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Concern as miners set to return to N Cape

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“Our next step is to do surveillance and also hot-spot testing or random testing, where we will go to populated areas and do testing. This will be from next month.”

WHILE the Northern Cape has a low Covid-19 infection rate, with only four active cases currently, this could change once mines recall their workers from other provinces when the country moves to Level 4 of the lockdown on Friday.

The Northern Cape MEC for Health, Mase Manopole, said during the launch of the department’s door-to-door screening campaign in Galeshewe on Thursday that while the John Taolo Gaetsewe District had no positive cases currently, the department had to consider the movement of people when doing its provincial assessment.

“When we move to Level 4, it means that operations in the Province will increase. At some mines 50% of the workers are from other provinces and they are going to come back. The mines that we have engaged with have assured us that they are going to test them and will follow the guidelines set out by the Department of Mineral Resources (DMR) for Covid-19,” said Manopole.

The MEC said that the mines she had visited had indicated that they had also set up quarantine sites for their own workers and would also undertake screening. “They will provide us with the statistics on a daily basis on workers who have been screened.”

She added that the department would continue to engage with the mines. “We have visited two or three mines and we will continue with these visits, while the team will also do random visits to mines to ensure that they are complying to the guidelines.”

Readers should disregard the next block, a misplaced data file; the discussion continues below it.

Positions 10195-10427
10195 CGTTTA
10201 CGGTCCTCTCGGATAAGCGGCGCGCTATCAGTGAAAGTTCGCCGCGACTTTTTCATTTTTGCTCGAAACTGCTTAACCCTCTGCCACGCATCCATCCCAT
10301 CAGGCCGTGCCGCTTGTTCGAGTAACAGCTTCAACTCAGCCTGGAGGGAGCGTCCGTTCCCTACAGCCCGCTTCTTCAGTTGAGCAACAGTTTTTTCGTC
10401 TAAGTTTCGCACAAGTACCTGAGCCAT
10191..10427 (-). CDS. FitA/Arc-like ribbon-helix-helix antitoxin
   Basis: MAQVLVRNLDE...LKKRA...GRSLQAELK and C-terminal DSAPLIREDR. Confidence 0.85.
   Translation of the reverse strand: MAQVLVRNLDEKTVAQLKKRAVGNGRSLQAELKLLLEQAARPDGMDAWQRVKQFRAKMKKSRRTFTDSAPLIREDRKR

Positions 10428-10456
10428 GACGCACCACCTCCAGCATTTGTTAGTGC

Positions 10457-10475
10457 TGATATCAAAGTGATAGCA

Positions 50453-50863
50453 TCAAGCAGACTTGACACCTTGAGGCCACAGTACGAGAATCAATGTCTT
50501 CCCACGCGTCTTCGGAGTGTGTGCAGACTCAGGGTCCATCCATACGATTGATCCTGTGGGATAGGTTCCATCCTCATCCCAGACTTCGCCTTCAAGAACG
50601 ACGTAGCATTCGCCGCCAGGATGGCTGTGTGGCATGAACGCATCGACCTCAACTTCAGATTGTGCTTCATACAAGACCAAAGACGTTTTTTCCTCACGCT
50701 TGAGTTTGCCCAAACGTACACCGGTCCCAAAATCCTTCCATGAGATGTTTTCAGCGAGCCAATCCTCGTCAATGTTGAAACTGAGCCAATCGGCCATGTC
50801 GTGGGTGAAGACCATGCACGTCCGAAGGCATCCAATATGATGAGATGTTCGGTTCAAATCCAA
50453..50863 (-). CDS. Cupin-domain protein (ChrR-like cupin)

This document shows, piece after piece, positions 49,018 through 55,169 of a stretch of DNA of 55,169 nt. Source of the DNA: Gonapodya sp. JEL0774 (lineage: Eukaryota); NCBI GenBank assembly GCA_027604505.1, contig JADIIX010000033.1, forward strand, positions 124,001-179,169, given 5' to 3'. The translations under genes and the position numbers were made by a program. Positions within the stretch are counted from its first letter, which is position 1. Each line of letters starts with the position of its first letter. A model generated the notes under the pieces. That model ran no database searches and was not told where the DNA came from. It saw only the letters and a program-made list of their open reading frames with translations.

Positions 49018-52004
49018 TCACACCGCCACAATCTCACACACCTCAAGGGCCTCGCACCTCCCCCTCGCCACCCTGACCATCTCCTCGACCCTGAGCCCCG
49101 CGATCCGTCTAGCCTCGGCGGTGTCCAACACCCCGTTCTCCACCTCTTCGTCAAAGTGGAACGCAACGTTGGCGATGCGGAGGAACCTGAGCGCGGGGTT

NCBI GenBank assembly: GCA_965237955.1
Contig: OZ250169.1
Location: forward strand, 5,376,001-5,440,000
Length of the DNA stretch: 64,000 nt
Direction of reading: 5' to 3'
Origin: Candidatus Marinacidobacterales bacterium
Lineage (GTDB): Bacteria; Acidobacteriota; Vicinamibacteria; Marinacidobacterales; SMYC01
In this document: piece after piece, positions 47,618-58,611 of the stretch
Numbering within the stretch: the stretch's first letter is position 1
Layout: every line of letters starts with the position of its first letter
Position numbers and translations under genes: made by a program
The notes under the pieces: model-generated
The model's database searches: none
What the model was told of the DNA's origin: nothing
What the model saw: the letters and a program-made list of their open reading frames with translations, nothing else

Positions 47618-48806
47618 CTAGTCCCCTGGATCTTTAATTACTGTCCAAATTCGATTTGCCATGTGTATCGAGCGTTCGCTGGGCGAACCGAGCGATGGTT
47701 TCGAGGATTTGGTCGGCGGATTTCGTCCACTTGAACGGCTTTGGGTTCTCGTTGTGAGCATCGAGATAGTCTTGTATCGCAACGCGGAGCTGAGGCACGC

Manopole confirmed further that the Province had 17 positive cases to date, with 13 recoveries. “This means we have four active cases currently. We are also progressing well with recoveries.”

She reassured residents that the low number of cases in the Province did not mean that the department was not testing for Covid-19.

“The criteria and the protocol for testing is set out by the World Health Organization as well as the NICD (National Institute for Communicable Diseases). First it was four and now it is two sets of questions that we ask regarding symptoms. That dictates who we have to test.”

She said that 450 000 people had already been screened in the Northern Cape.

“The screening dictates whether you test, so that we don’t do random tests. From next month we will analyse our screening to determine which areas are hot spots and then we will test in those areas. We are guided in this by the advisory committee appointed by the national minister, who analyses the data.

“Our next step is to do surveillance and also hot-spot testing or random testing, where we will go to populated areas and do testing. This will be from next month.”

Manopole confirmed that there had been a delay in the supply of mobile testing units in the Province.

“We received only one unit about two weeks ago. But currently all of them have arrived so we now have six, which have been distributed  to all the districts. In the Frances Baard District, we have one in Sol Plaatje and one in the district. The first unit we received was left in Namaqua after I visited there last week.”

Manopole meanwhile appealed to doctors to avail themselves to service rural areas in the Province. “We have challenges in getting doctors to service our rural areas, for example JTG, even those who we have given bursaries to do not want to come back. We are appealing to our people to avail themselves to service our communities in the rural areas. We want to ensure everyone in the Province is serviced and has access to health care services.”

She stated that currently the Province is being assisted by foreign doctors, particularly a cohort of Cuban doctors who arrived during the fourth administration and their contracts were renewed.

Manopole added that the Northern Cape has a total of 1 360 quarantine beds throughout all the districts. 

“All the districts have quarantine sites. The first quarantine site was here in the Frances Baard District at Harmony Home, who accommodated the cases from Phokwane. These were people who tested positive and, although their symptoms were mild, they could not self-isolate as the environment was not conducive. So we provided the quarantine site at Harmony Home, but they have now recovered and have gone back home.”

She said that two quarantine sites in the Province were currently operating. “This is in the ZF Mgcawu District at Die Eiland and in Namaqua.” Both are accommodating South Africans who returned through the borders from Namibia, but need to quarantine before returning to their homes.